15 May 2014

Mode of Decoying Wild Pigeons in New England

The flight and stool pigeons, as they are called, are prepared by passing a thread through the edges of both their eye-lids, which are thus closed — their legs are booted, and the flights, being fastened to long strings, are thrown into the air, and fly as far as they are permitted, while the stool pigeon is tied to a narrow board, which, at the end where the bird is fixed, rises and falls, and both kinds of decoy, by the flapping of their wings, draw the attention of the passing flocks of wild pigeons, which are thus made to alight, on prepared ground, within reach of the concealed spring-net, or on a long pole, rising a little from the horizontal line, so as to give the greatest effect to the discharge of the gun, from the bush-house, which conceals the sportsman.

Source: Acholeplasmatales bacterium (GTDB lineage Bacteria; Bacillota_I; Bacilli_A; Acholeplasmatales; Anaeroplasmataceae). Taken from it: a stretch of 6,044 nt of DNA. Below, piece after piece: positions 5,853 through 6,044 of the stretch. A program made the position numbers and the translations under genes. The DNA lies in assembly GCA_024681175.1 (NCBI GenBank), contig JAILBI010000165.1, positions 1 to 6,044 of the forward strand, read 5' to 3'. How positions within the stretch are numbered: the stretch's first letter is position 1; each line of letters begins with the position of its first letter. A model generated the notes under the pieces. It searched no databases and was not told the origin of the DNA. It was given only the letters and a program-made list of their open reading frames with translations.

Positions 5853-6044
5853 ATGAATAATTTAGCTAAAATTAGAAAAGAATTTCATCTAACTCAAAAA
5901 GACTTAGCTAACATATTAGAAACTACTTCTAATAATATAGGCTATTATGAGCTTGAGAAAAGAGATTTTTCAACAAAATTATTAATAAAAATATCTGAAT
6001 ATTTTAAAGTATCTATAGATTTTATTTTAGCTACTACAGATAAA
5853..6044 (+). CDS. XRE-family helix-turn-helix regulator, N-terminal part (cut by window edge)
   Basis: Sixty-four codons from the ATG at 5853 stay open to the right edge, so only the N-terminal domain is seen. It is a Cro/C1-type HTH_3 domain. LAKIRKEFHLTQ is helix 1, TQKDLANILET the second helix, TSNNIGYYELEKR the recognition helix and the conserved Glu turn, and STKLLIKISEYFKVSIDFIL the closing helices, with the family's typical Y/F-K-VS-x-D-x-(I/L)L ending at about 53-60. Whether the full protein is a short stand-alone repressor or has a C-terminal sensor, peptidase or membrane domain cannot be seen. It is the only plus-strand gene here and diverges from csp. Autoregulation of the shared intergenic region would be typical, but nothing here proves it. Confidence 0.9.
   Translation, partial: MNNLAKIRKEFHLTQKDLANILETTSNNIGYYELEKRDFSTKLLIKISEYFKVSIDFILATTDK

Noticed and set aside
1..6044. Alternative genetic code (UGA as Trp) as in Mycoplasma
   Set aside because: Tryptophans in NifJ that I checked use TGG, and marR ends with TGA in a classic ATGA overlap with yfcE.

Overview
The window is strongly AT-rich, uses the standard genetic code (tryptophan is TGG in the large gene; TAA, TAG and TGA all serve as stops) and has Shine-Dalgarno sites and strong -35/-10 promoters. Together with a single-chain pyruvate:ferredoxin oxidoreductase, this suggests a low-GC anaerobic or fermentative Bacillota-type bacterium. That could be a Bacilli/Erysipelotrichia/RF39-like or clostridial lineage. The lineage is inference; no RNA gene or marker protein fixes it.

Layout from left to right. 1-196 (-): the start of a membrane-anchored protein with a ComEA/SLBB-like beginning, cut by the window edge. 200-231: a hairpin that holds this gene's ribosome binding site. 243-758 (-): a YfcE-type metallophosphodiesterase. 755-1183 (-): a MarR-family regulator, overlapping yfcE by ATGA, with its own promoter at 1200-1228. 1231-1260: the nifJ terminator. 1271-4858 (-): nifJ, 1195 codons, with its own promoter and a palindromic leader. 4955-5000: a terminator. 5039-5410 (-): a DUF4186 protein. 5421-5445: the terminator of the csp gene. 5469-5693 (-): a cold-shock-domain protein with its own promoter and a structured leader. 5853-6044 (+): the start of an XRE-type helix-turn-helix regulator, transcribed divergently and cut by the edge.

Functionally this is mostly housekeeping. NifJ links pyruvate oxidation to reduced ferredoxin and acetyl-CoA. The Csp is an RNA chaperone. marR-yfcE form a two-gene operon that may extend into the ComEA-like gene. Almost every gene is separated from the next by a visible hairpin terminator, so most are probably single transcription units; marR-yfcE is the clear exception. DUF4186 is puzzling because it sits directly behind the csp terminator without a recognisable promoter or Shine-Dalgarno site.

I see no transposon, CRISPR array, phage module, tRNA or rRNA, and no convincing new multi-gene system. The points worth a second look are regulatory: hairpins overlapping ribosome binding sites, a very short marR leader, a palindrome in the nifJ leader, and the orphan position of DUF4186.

The net, concealed by cut grass, is sprung by a rope, which is pulled at the moment after the pigeon's alight upon the prepared ground.

October 1829. American Turf Register and Sporting Magazine 1(2): 100. From Silliman's Journal, July 1829.